Pasteis de Belem

The house specialty of this well-known cafe is a buttery egg-custard pastry that was first baked by Catholic monks in the 17th century.  

Pastéis de Belem is one of the busiest and best known pastry shops in a country known for mouth-watering sweets. No matter when you arrive, you’ll likely find lines out the door. It’s well worth the wait when you bite into the thin flaky crust and warm egg-custard center of a pastel de nata, Lisbon’s signature pastry. 

Legend has it that these local treats were first baked in the late 17th century by Catholic monks at the nearby Jeronimos Monastery. Back then, the monasteries made money by keeping chicken farms that produced large quantities of eggs. While the egg whites were in high demand for everything from starching clothes to making port wine, the leftover yolks were used for baked goods such as the delicious pastel de nata.

Pastéis de Belem’s doors have been open since 1837. It’s customary to eat their most popular pastry liberally sprinkled with cinnamon and powdered sugar. A café latte or a glass of milk go along nicely with this treat. There is also a wide variety of other jam-filled and chocolate-iced goodies to choose from, so you may want to put this stop on your itinerary more than once.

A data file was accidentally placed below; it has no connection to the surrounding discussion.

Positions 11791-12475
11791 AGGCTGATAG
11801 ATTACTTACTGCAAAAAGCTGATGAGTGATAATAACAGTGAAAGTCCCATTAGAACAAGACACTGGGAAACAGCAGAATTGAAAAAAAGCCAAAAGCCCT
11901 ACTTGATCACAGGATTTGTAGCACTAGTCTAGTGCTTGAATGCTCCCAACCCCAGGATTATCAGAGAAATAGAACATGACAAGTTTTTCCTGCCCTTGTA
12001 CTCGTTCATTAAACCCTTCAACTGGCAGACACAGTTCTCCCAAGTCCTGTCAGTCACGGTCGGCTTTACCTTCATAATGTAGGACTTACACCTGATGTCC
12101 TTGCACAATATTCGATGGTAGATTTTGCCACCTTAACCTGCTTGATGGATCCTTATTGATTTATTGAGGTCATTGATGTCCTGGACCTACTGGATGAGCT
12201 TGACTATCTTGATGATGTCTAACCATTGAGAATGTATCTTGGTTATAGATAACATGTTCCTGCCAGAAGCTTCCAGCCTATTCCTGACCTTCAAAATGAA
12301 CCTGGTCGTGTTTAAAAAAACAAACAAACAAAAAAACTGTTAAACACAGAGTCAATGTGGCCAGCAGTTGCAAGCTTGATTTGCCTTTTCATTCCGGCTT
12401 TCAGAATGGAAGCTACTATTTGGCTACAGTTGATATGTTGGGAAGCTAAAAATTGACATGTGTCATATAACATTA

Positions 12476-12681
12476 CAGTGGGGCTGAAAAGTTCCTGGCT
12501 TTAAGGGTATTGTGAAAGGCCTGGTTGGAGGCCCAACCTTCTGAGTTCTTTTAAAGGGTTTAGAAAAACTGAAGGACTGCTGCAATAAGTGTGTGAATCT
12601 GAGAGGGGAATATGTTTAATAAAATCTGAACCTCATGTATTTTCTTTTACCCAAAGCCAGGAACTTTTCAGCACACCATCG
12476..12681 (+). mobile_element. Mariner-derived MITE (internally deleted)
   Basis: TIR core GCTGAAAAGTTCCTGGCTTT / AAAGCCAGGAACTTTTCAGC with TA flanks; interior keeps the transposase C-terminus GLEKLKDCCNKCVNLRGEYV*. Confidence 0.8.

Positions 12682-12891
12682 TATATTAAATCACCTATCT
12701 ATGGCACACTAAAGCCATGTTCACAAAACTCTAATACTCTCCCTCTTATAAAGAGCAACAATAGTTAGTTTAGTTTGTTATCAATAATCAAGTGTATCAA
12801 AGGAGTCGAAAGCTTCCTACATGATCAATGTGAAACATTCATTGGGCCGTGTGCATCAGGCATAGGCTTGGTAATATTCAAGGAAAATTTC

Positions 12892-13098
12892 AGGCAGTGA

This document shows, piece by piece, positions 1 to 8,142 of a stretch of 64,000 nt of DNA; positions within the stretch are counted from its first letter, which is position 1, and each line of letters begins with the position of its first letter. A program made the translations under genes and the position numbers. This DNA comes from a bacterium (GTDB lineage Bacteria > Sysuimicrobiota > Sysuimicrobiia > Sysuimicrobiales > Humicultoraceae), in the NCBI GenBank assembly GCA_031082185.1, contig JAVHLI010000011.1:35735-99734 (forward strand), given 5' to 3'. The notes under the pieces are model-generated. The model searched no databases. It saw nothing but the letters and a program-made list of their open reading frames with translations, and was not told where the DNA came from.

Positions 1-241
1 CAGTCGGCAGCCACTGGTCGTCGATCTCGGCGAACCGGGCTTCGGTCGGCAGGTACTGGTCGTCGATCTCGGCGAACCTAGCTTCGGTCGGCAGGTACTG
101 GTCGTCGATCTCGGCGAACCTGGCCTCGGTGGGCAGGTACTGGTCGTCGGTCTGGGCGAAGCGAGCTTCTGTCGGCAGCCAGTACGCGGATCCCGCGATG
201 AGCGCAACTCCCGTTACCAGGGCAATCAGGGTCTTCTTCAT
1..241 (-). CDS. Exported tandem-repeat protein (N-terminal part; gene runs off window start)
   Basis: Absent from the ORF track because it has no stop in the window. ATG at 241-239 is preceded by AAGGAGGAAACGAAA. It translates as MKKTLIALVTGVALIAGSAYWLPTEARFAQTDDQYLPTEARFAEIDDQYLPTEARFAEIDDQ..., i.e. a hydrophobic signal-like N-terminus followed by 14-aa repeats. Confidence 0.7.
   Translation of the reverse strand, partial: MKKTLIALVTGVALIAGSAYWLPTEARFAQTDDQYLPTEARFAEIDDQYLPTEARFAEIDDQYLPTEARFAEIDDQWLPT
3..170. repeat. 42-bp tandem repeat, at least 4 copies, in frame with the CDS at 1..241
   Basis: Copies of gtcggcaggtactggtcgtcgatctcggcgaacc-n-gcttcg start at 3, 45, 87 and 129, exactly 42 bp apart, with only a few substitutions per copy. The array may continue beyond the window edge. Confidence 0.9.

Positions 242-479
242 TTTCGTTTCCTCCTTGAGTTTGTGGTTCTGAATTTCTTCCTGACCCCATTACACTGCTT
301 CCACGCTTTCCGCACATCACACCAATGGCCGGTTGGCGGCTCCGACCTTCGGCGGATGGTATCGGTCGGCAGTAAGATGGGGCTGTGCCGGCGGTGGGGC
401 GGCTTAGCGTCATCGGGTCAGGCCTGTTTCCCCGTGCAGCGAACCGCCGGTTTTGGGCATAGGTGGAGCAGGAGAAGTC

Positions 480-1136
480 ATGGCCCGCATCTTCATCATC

Pastéis de Belem is located in the Belem neighborhood and is easily accessible by tram and bus. The shop is open daily. Prices are reasonable and the atmosphere is relaxed and unpretentious. Be forewarned that there’s usually a wait for a table and you may have to speak up to get a waiter’s attention in this busy place.

Visit nearby attractions such as the Jeronimos Monastery, where the pastel de nata was thought to have been invented. The historic Belem district lies on the waterfront and there are many monuments dedicated to Portugal’s explorers.

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